I had the pleasure of visiting Portrush recently. I’ve incredibly fond memories of the seaside town. My first holidays as a child were spent there and I’ve nothing but pleasant recollections of the place. Sun, sand, sea and amusements galore. That was the background to my childhood summers. Those were the days. Nostalgia isn’t what it used to be! As well as childhood holidays, I’ve other, more recent memories of the resort. My wife and I spent our first weekend away together in Portrush seven years ago and last week we returned for a weekend away with our baby daughter. Wonderful memories.
We went off season and the weather was characteristically uncharitable, but we had a terrific weekend, enjoying the sights and sounds of the north coast. What I didn’t expect was how many others would make the same trip. The place was positively teeming with tourists. They were there in their droves: Americans, English, Antipodeans. You name it. Over the course of the weekend, we saw lots of golfers, bikers and holidaymakers who’d chosen to spend an early September weekend in Northern Ireland.
We even stumbled across that newest breed of holidaymaker: the Game of Thrones tourist! There were bus loads of them, from all corners of the globe. I must admit that I live in blissful ignorance of the ubiquitous Game of Thrones phenomenon. In fact, when I first saw people waxing lyrical about Jon Snow on social media, I thought they were referring to the popular Channel 4 newsreader! True story.
Nonetheless, it was great to see so many tourists making the journey. It was great to see them there, in tremendous spirits despite the often inclement weather. How times have changed. Like most of us, I remember the days when tourists in Northern Ireland were as rare as hen’s teeth. And in a strange way, we kind of liked those days. All our unheralded gems were ours alone and we didn’t have to share them with the rest of the world.
Of course visitors knew about the Giant’s Causeway and the Glens of Antrim but precious little else. Maybe that’s because in days gone by, there wasn’t much else! When I was growing up, Belfast, for example, did little to inform tourists of its links to the most famous ship ever to sail. However, these days we can encourage visitors with a world- leading Titanic visitor attraction and a luxury hotel.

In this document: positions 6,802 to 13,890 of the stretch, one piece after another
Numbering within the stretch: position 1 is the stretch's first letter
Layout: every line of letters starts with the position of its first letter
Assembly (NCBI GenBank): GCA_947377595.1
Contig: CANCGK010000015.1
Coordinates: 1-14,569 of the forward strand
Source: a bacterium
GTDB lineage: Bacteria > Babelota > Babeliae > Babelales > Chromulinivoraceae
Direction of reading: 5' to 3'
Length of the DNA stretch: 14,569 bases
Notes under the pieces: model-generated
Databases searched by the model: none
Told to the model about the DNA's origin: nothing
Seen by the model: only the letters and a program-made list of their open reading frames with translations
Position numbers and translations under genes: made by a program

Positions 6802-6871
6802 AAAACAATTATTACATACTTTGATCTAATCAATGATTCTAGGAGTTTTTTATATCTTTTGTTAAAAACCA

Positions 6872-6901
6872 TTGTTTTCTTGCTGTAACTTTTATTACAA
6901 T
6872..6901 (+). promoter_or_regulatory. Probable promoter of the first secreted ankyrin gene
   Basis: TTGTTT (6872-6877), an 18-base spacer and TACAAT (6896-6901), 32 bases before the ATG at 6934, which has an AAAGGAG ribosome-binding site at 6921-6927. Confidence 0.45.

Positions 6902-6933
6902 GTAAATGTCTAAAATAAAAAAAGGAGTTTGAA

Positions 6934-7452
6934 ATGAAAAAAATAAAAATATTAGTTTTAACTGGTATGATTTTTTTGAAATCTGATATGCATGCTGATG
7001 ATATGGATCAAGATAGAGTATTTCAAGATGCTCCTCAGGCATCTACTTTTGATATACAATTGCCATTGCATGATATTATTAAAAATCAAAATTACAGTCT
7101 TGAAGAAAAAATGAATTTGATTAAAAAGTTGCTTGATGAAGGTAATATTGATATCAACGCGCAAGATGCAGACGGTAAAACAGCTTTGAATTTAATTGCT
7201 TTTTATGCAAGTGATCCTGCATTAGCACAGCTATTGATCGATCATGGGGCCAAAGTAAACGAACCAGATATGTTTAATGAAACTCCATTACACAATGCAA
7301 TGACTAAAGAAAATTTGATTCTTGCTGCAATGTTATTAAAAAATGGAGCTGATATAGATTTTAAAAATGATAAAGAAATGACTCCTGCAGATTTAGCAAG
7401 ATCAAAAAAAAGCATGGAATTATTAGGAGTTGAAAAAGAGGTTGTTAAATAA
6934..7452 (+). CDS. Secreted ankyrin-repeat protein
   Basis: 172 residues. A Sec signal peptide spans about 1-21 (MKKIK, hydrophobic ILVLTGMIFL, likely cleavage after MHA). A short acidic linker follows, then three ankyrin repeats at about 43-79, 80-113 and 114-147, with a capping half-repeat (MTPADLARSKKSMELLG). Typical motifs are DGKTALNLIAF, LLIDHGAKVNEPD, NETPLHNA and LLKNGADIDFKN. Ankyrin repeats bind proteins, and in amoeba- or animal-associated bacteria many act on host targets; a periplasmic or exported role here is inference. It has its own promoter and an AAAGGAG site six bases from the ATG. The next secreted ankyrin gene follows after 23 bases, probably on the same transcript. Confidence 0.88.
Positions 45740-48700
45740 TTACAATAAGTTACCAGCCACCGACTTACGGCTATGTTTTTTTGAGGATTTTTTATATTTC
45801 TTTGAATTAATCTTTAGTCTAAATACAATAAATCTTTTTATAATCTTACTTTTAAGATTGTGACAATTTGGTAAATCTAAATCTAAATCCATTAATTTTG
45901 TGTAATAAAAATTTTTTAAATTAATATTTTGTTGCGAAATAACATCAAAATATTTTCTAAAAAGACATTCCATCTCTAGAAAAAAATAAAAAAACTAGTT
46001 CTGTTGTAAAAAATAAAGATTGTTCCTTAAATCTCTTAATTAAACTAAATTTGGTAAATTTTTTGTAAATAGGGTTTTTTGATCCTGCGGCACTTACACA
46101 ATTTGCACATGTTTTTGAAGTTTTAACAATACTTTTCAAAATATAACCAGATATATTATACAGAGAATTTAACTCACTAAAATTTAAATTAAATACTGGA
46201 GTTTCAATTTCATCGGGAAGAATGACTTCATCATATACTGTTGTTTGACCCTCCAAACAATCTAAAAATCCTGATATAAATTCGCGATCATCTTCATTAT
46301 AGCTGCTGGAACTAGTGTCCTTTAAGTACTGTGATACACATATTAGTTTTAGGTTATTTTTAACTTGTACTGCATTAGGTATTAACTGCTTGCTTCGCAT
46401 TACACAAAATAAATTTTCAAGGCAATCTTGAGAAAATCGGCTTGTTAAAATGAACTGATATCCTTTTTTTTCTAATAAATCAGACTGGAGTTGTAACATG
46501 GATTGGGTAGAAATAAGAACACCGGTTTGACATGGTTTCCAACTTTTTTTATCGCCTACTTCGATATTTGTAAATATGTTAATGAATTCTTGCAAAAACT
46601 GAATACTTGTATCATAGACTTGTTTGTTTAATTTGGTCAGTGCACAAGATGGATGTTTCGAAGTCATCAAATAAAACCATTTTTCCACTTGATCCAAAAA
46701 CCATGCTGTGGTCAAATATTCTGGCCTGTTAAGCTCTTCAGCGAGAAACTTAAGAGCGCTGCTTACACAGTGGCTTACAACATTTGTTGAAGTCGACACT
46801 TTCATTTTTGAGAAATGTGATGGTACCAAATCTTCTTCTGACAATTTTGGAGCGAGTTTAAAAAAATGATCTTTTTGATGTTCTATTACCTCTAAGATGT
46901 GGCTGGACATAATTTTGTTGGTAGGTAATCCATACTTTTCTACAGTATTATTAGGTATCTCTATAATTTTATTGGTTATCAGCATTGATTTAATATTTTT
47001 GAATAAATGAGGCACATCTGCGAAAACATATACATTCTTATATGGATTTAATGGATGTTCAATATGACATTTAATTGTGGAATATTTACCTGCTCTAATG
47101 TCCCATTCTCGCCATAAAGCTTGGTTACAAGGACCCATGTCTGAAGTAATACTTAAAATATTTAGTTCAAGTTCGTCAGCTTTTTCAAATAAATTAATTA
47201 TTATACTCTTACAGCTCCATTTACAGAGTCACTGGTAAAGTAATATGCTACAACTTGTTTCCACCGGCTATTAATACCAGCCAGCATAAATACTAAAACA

Of course these changes are worthy of celebration. The benefits gleaned by the local economy are obvious and it’s imperative we make the most of the bounty. Tourists can go anywhere in the world but, increasingly, they’re coming here. We must ensure we give them something worth coming to. And, more importantly, we must give them a reason to return.
Northern Ireland’s new visitors are a sign of a society that’s normalising; that the outside world finally accepts there’s more to this place than the Troubles. As I’ve seen with my own eyes, the tourists are doing their bit. They’re responding to the glossy adverts. They’re coming. We must fulfil our side of the bargain by providing investment, infrastructure and world class facilities.
Ultimately, people vote with their feet. If they don’t like somewhere, they don’t return. This applies to tourist destinations as much as anything else. Weather aside, we live in a great country. Ireland is unquestionably one of the most beautiful places in the world. We’ve every reason to be proud of our home. And we should be grateful so many visitors want to see our sights for themselves. However, with increased interest comes a responsibility to deliver the goods.
The tourism and hospitality industry in Ireland has come in leaps and bounds in recent times but there’s still much to be done. In this ultra-competitive world, there’s no room for complacency. The south has led the way in showcasing our tremendous product to the rest of the world. And although we’re a bit further behind up north (for obvious reasons) we’re starting to catch up in terms of the massive potential that exists. I’m delighted to see so many tourists flocking to our weird and wonderful shores. Long may it continue. It’s vital we have the facilities and infrastructure to make the most of this precious gift.